What's The Right 'Neutral' Interest Rate?

Will last Friday’s August jobs report showing that wages rose nearly 3% compared to a year ago finally convince the Federal Reserve that inflation really is starting to pick up steam? If not, what exactly will it take?

That report was certainly good news for workers, who have waited a long time – since 2009, apparently – to see their wages rise by so much. But it also provides convincing evidence that 2% inflation – which the Fed has been trying to stoke for the past 10 years – has finally arrived. But will the Fed actually believe it and do something before it “overheats,” to use its word?

A hike in the federal funds rate to 2.25% at the Fed’s September 25-26 monetary policy seems like it’s already baked in the cake. But it’s still not a given that another one will happen at the December meeting. According to CME’s Market Watch tool, the odds of a rate hike at the yearend confab are only 72%, compared to more than 98% for this month’s meeting. (While the Fed does meet in early November – just a day after the “most important election in our nation’s history,” if you believe some of the political pundits – a rate change then is very unlikely. The Fed has indicated that it will only adjust rates at a meeting that ends with a press conference by the Fed chair. That pretty much disqualifies November).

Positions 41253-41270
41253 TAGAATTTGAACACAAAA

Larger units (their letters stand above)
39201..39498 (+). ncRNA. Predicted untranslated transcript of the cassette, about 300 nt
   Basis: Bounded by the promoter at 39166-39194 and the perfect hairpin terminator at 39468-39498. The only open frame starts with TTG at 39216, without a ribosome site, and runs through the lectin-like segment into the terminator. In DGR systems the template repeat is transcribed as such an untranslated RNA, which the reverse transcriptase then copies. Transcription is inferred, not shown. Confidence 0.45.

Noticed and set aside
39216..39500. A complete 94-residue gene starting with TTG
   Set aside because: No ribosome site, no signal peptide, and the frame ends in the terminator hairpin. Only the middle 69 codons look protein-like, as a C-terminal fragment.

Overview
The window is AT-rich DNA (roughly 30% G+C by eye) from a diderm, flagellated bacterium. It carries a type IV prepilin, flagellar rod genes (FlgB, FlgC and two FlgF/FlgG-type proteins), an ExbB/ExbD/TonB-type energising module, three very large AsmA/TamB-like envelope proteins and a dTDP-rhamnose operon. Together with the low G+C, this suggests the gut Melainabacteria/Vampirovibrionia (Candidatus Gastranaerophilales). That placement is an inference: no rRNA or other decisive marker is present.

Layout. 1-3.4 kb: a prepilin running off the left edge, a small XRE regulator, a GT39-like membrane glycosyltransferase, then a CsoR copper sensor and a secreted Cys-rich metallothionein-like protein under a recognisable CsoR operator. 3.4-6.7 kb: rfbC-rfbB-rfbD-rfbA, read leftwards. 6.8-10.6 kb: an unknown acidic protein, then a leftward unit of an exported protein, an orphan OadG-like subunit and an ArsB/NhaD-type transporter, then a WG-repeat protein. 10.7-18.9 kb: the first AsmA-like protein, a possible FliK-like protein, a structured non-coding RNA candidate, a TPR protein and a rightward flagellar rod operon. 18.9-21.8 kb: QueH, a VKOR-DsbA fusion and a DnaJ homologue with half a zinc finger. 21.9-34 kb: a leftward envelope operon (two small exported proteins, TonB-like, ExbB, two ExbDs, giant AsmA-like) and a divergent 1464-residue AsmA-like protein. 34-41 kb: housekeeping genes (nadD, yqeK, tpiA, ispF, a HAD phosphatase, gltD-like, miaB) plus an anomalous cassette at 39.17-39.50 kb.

After the jobs report was released, the yield on the two-year Treasury note hit 2.70%, its highest level in more than 10 years. The benchmark 10-year note closed last week at 2.94%, its highest point in over a month. That those rates didn’t go even higher seems to indicate that the market isn’t yet sold on two more rate increases this year.

At least one member of the Fed is. Continue reading "What's The Right 'Neutral' Interest Rate?"

Don't Buy The Low Inflation Story

Federal Reserve Chair Jerome Powell sent investors home happy for the weekend last Friday when he outlined a fairly balanced plan of interest rate increases designed to fight inflation while avoiding throwing the economy off track. Nevertheless, some economists at the Fed itself appear to believe that the central bank may not be taking the threat of inflation seriously enough.

In his prepared remarks for his speech at the Kansas City Fed’s annual policy symposium in Jackson Hole, Wyoming, Friday, Powell indicated that he’s not overly worried about rising inflation, or at least not enough to be more aggressive about raising rates to avoid piercing a hole in the economic balloon just as it’s starting to expand.